After stunning world No. 1 Djokovic 6-2, 3-6, 7-5, 5-7, 7-5 in a semi-final played over two days which lasted a total of four and a quarter hours, Thiem will take his place in the title shootout with Spain’s king of clay.

Nadal booked his 12th Paris final as he defeated Roger Federer on Friday.

The Thiem-Djokovic match was interrupted after the pair split sets with fourth-seeded Austrian Thiem leading 3-1 in the third.,

“It was an amazing match, my first in five sets here,” the four-time Paris semi-finalist  said. “I’m here in the semi-finals with three of the best player in the world

“They’ve all won at least 15 Grand Slams, every time I beat one of them it’s amazing.

“It was unbelievable for me.”

With Thiem leading in what Djokovic called “the worst conditions I’ve ever been part of,” the match was interrupted by rain on Friday evening.

What Djokovic called “hurricane conditions” later died down slightly, both players had already left Roland Garros for the evening.

Novak Djokovic (SRB) was never at ease with the conditions in semifinal defeat Photo Roger Parker International Sports Fotos Ltd

They returned on Saturday and re-engaged in the struggle for supremacy.

After Thiem collected the third set for a 2-1 lead, two comeback from a break down in the fourth went for nought  as Djokovic squared it at two sets each with a break on the Austrian’s double fault followed by a hold for the set.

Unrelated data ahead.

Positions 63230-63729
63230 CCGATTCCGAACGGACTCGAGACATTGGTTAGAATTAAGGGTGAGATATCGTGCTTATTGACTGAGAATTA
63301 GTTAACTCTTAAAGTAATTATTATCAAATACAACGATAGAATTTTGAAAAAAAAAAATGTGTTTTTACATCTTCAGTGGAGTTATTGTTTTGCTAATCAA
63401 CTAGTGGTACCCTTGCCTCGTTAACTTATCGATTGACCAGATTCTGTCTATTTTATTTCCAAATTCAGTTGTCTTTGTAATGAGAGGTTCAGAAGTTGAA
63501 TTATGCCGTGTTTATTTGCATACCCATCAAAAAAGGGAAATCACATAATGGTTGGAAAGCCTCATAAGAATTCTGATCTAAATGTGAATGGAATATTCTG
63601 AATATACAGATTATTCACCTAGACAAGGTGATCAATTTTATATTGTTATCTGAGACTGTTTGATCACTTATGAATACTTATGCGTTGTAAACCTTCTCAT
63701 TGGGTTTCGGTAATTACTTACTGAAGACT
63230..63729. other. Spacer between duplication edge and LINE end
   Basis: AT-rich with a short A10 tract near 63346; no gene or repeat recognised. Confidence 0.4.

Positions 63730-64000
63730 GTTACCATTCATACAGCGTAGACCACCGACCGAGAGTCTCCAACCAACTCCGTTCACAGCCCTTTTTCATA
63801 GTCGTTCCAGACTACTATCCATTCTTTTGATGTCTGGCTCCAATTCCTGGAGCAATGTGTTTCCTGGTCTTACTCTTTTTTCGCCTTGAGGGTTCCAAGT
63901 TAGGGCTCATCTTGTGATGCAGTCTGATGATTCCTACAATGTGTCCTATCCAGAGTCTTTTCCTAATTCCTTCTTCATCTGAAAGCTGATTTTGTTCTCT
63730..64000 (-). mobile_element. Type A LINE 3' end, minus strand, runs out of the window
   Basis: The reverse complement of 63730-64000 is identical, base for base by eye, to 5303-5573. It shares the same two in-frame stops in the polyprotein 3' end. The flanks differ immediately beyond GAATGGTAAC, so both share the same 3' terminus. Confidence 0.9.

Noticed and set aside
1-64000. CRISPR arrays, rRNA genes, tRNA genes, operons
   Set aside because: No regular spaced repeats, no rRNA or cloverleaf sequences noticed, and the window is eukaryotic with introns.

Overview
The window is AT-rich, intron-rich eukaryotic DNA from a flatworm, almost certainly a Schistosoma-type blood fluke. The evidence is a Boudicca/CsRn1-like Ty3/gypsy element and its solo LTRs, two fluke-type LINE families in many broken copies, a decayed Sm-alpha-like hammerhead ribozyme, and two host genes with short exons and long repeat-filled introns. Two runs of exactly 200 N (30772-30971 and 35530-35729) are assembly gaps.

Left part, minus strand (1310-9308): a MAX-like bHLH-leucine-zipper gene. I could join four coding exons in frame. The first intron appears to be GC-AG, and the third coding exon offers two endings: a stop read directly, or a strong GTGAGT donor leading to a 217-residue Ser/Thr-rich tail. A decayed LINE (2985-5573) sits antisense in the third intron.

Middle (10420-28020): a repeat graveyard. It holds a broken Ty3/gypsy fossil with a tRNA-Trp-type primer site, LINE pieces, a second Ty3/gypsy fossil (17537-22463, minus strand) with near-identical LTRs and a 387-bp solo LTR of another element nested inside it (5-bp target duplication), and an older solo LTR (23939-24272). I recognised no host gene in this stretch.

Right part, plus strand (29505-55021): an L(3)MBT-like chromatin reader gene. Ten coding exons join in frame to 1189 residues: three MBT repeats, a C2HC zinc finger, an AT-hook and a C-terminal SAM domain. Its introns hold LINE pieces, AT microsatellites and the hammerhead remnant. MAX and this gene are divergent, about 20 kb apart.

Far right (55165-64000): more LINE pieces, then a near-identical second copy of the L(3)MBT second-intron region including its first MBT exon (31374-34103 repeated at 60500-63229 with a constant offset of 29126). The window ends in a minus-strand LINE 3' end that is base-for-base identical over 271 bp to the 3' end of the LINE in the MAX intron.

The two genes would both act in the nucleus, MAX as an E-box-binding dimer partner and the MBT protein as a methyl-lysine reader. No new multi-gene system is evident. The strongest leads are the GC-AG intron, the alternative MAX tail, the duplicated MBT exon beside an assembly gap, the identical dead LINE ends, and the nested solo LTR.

Thiem served for victory in the fifth set, but was broken after failing on two match points..

But a series of Djokovic errors three games later lined up another match-winner for Thiem, who won as his opponent sent a forehand into the net.

“It’s never easy to go on an off the court,,” Thiem said after going to the locker room for an hour as rain returned briefly early in the final set.

“But we are used to it, it’s like that in tennis, If you win, all is good, so I’m very happy.”

“Reaching the final again is great but anyone who reaches the final here will be paying Rafa,” Thiem said of the Spaniard who owns an 8-4 record in their series.

Thiem beat Nadal on his way to the April title in Barcelona.

Dominic Thiem  plays an acrobatic backhand as he beats Novak Djokovic in semi final Photo Roger Parker International Sports Fotos Ltd

“He is obviously the favourite, but I’m looking forward, I’m ready to leave everything on the court again,” he said of the re-match of the 2018 final here won by Nadal.

Djokovic gave his congratulations to Thiem: “He played great, especially in the important moments.

“Made some really good slices and passing shots; he managed to put one ball extra in the court at the end of the match.”